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Tuesday, 9 May, 2000, 11:56 GMT 12:56 UK
Your bedding could make you ill
Boy in bed
Beds can hide allergy causing particles
Almost half of households in the US have levels of dust mites in their bedding which can cause allergies and asthma, research suggests.

Researchers used vaccuum cleaners to suck up samples of dust from more than 800 homes in 75 different areas of the US.

A large number of US homes contain dust mite allergen levels which pose a significant risk for the development of allergies and asthma

Dr Patrick Vojta
They found that 45% of households had bedding with concentrations of dust mite allergens above 2 micrograms per gram of dust - the level at which allergies begin to develop.

And 17% of households reported problems with cockroach infestations.

The results suggest that 44m homes in the US are running the risk of asthma and other allergies because of their bedding.

And 22m of these homes have dust mite concentrations of 10 micrograms or higher, enough to trigger asthmatic attacks.

Figures on cockroach infestations of kitchens are due next year and are expected to show high levels.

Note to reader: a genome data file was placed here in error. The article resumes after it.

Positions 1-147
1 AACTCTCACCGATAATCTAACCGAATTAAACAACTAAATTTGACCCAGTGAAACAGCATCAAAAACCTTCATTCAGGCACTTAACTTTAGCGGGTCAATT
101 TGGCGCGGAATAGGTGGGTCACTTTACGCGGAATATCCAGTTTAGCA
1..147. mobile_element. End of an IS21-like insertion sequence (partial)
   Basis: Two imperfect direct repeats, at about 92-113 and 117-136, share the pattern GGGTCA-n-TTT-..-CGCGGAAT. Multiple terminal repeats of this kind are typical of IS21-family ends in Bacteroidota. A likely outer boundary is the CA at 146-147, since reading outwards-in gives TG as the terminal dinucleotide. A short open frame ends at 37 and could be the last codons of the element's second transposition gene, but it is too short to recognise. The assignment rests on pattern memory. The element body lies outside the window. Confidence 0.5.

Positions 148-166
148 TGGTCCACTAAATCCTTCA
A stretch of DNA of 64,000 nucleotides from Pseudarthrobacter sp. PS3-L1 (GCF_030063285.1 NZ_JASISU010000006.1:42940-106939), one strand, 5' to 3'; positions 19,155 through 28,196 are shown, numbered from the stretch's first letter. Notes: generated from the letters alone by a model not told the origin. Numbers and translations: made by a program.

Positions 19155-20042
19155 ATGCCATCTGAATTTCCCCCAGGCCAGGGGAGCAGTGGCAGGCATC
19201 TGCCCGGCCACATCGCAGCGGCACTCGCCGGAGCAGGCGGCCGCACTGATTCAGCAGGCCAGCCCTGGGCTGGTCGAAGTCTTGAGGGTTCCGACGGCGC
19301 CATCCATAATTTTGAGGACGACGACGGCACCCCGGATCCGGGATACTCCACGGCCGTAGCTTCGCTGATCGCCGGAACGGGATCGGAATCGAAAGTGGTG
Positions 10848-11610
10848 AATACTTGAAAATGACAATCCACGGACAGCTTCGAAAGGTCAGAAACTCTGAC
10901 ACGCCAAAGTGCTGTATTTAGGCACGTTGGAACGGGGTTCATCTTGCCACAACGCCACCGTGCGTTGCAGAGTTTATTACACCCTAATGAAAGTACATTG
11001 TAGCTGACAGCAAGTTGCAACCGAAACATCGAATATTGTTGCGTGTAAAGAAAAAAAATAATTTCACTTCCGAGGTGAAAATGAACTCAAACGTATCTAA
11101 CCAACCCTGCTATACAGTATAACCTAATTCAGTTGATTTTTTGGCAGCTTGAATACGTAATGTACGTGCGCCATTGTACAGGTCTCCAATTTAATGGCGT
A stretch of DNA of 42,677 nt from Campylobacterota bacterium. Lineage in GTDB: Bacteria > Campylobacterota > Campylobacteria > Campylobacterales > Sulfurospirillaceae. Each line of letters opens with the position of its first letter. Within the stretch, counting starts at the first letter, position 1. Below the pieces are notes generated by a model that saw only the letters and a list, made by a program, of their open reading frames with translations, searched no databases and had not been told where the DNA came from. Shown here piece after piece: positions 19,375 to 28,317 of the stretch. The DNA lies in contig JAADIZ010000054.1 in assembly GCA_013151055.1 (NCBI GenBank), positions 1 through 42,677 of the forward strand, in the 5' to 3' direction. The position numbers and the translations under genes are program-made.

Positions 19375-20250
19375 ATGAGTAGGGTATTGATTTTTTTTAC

Dr Patrick Vojta, who carried out the research, called the First National Allergen Survey, for the National Institute of Environmental Health Sciences, said the results were a source for concern.

"This study suggests that a large number of US homes contain dust mite allergen levels which pose a significant risk for the development of allergies and asthma," he said.

"For people who are not allergic to these allergens, steps to reduce exposure may reduce the chance of developing allergies and asthma.

"For those who are already allergic and/or asthmatic, steps to reduce exposure may decrease the frequency and severity of the symptoms of these diseases."

Good housekeeping and the use of allergen proof bedding covers could reduce the risks, he added.

Results of the study were presented at the 96th International Conference of the American Lung Association/American Thoracic Society and their Canadian counterparts in Toronto.

The National Asthma Campaign said it was not aware of any similar research having been carried out in the UK.

A spokeswoman added: "It is likely that house-dust mites are present in most homes in the UK. Most modern, centrally heated homes are the ideal breeding ground for the house-dust mite.

"There are various measures that can be taken to reduce exposure to high levels of this allergen and potentially reduce the chance of developing allergic asthma. We are currently funding a major research project that is investigating exactly this."

Dust mites could also be found in carpets, fabrics and upholstered furniture.

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